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13 Articles in Volume 11, Issue #4
Diagnosing and Managing Hand Osteoarthritis
Difficult Migraine Patient
Electromagnetic Applications In Biology and Medicine
Excerpt from the Book Avoiding Opioid Abuse While Managing Pain
Hormone Therapies: Newest Advance in Pain Care
Make the Family Your Best Friend
Medications for Chronic Pain—Opioid Analgesics
Nonpharmacologic Remedies for Back Pain During Pregnancy
Reconsidering and Revising Evidence-Based Practice in Pain Medicine: Steps Toward Sustaining the Profession?
The Value of Blood Analysis for Compliance Monitoring
Treatment of Neuropathic Pain: The Role of Unique Opioid Agents
Understanding Potential Complications Of Epidural Steroid Injections
Unmasking Post-traumatic Headache

Make the Family Your Best Friend

Editor's Memo from May 2011

It’s fair to say that it would be unusual for a patient to be started on insulin, anticoagulants, or cancer chemotherapy without his or her family being clearly involved and informed. After all, these are potent drugs with unpredictable, serious side effects that can quickly take a life if misused or miscalculated. Granted, these drugs treat serious illness. But wait … isn’t severe pain that requires daily opioid administration a serious disease?

Based on what this editor commonly sees, severe pain is simply too trivialized. Around-the-clock opioids are routinely prescribed to patients without any involvement of family members or caregivers. I’m amazed that I am constantly referred patients who have been prescribed a high-dose, around-the-clock opioid regimen, and the family is either unaware or uneducated about the seriousness of the patient’s pain and the possible complications of the therapy.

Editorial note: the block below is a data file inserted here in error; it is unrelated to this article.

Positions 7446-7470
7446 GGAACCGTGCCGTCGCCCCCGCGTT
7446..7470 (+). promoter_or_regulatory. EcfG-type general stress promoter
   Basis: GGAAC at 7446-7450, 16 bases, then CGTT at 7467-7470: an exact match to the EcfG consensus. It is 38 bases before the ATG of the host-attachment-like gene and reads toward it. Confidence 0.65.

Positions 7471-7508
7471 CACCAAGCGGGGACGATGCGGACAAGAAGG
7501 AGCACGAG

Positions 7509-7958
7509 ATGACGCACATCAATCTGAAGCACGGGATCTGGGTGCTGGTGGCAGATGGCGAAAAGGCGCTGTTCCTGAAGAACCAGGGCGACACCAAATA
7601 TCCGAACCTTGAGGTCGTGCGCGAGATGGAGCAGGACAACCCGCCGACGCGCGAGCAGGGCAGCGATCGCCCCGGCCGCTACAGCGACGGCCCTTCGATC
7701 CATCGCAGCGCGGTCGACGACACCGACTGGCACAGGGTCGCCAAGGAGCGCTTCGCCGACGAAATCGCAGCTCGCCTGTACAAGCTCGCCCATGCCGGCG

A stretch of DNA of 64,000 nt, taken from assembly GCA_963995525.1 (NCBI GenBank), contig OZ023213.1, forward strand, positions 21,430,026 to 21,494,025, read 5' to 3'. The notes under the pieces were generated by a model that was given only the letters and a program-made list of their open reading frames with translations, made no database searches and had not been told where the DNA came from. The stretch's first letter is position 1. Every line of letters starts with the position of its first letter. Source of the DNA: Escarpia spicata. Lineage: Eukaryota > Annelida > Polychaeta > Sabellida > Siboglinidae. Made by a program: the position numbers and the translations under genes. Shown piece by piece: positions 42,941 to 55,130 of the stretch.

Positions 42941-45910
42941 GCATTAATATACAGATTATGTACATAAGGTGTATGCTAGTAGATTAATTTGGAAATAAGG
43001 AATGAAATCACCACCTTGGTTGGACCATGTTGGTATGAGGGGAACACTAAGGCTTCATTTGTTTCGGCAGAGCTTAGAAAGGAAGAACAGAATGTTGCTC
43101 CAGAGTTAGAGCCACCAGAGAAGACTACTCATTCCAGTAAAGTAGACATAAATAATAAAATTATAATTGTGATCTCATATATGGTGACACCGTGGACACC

Why Make the Family a Friend?
An obvious answer is found in one of my colleague’s responses. I told him I was writing this editorial on making the family your “best friend,” and he immediately quipped “or your worst enemy.” Indeed, he had recently suffered the experience of many a good pain doctor. He had a patient taking only a low dose of oxycodone who chose to go on a bender—a deadly mixture of alcohol, high doses of his prescription opioid, and Valium. A family member who lived 500 miles away and who had never met the doctor or even seen the patient in a decade unilaterally decided that the overdose death was entirely the doctor’s fault. He complained to the doctor’s medical board, which agreed with the family member and condemned the doctor. The malpractice charge will probably come next.

Sadly, patients who don’t take medication “as prescribed,” although there are clearly written instructions on the bottle, may not be considered responsible. If they don’t follow directions and misuse or fail to take medications as prescribed, it becomes the doctor’s fault—at least, to some family members and some in the legal profession. This nonsensical, unfair, and frightening turn of events calls for a new “family plan.” Every consent contract, and even flyers in the waiting room, need to say that the doctor is not responsible when medications are not taken as prescribed. Physicians should always defend each other and demand that patients take personal responsibility.

The Bias of Families